Cover of Gruesome Spectacles by Austin Sarat
Gruesome Spectacles
Botched Executions and America's Death Penalty
Austin Sarat


288 pages.
from $22.00

Hardcover ISBN: 9780804789165
Paperback ISBN: 9780804799454
Ebook ISBN: 9780804791724

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Gruesome Spectacles tells the sobering history of botched, mismanaged, and painful executions in the U.S. from 1890 to the present. Since the book's initial publication in 2014, the cruel and unusual executions of a number of people on death row, including Clayton Lockett in Oklahoma and Joseph Wood in Arizona, have made headlines and renewed vigorous debate surrounding the death penalty in America. Austin Sarat's book instantly became an essential resource for citizens, scholars, and lawmakers interested in capital punishment—even the Supreme Court, which cited the book in its recent opinion, Glossip v. Gross.

Now in paperback, the book includes a new preface outlining the latest twists and turns in the death penalty debate, including the recent galvanization of citizens and leaders alike as recent botched executions have unfolded in the press. Sarat argues that unlike in the past, today's botched executions seem less like inexplicable mishaps and more like the latest symptoms of a death penalty machinery in disarray. Gruesome Spectacles traces the historical evolution of methods of execution, from hanging or firing squad to electrocution to gas and lethal injection. Even though each of these technologies was developed to "perfect" state killing by decreasing the chance of a cruel death, an estimated three percent of all American executions went awry in one way or another. Sarat recounts the gripping and truly gruesome stories of some of these deaths—stories obscured by history and to some extent, the popular press.

About the author

Austin Sarat is the William Nelson Cromwell Professor of Jurisprudence and Political Science at Amherst College. Sarat has written for numerous academic and trade publications, and his books include: When the State Kills (2001), Mercy on Trial (2005) and Re-imagining To Kill a Mockingbird (2013).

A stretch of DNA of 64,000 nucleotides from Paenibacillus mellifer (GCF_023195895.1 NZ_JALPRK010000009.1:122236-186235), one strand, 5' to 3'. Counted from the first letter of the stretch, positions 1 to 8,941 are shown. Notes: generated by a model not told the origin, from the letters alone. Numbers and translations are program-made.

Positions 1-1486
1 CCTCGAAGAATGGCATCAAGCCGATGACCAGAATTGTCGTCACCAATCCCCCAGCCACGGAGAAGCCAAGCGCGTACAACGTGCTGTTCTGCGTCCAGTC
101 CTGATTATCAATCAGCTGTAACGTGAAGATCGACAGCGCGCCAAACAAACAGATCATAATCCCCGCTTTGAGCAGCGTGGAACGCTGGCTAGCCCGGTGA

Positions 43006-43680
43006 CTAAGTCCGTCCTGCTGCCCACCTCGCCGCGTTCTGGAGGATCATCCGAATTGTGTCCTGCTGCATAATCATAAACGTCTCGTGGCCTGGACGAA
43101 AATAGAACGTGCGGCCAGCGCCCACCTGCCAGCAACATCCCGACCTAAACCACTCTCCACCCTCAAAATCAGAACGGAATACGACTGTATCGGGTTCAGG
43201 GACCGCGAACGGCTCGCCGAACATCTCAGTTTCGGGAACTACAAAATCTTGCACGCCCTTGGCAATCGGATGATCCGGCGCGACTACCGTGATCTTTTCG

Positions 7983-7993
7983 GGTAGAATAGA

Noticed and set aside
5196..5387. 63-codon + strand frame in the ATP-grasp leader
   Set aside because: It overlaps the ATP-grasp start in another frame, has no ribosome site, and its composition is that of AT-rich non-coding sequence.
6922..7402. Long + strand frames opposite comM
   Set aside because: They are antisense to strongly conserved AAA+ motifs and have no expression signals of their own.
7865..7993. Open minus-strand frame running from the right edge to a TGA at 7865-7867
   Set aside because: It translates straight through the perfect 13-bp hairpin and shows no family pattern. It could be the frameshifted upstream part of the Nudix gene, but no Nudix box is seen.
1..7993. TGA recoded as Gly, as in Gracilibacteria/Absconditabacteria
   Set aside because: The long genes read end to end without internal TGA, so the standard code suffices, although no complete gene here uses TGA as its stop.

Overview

"Sarat's chronicle of how executions were bungled, mishandled, or failed is crucial to the evolution of the methods, and thus to the penalty itself . . . Sarat's comprehensive and even exhaustive effort provides a reference that all involved in criminal justice, and especially capital punishment, must take into account."

—Jon M. Sands and Dale A. Baich, Jurimetrics: The Journal of Law, Science and Technology

"Sarat is mostly sucessful in navigating these dangerous waters of describing the gruesomeness of botched executions without making them just a spectacle or systematic failure of people or equipment. His success is a result of balancing accounts from a variety of sources, situating his work in the social sciences and legal studies."

— David Fazzino, Bloomsburg University of Pennsylvania

"America has no more incisive scholar of capital punishment than Austin Sarat, who always has something fresh to say. Gruesome Spectacles offers readers new and provocative insights."

—Scott Turow, author of Ultimate Punishment: A Lawyer's Reflections on Dealing with the Death Penalty

"Austin Sarat's spellbinding book has captured the spirit of his agile mind. Gruesome Spectacles is provocatively written and sure to keep readers keenly interested in the captivating stories of many death row prisoners. This book will hook you from the first chapter and continue to fascinate you throughout its journey. A must-read."

—Charles Ogletree, author of All Deliberate Speed and The Presumption of Guilt

"We have harnessed the power to annihilate life on earth. Yet we still can't seem to extinguish, quickly, painlessly, and reliability, a single human life. Gruesome Spectacles tells us why. With his bright, clear, and extra-ordinary prose, Austin Sarat raises many disturbing and profound questions—not only about botched executions—but about State authorized killings made on behalf of the American people. A gripping and provocative read."

—Richard Moran, Mount Holyoke College

"Absolutely eloquently written."

—Ray Paternoster, The Historian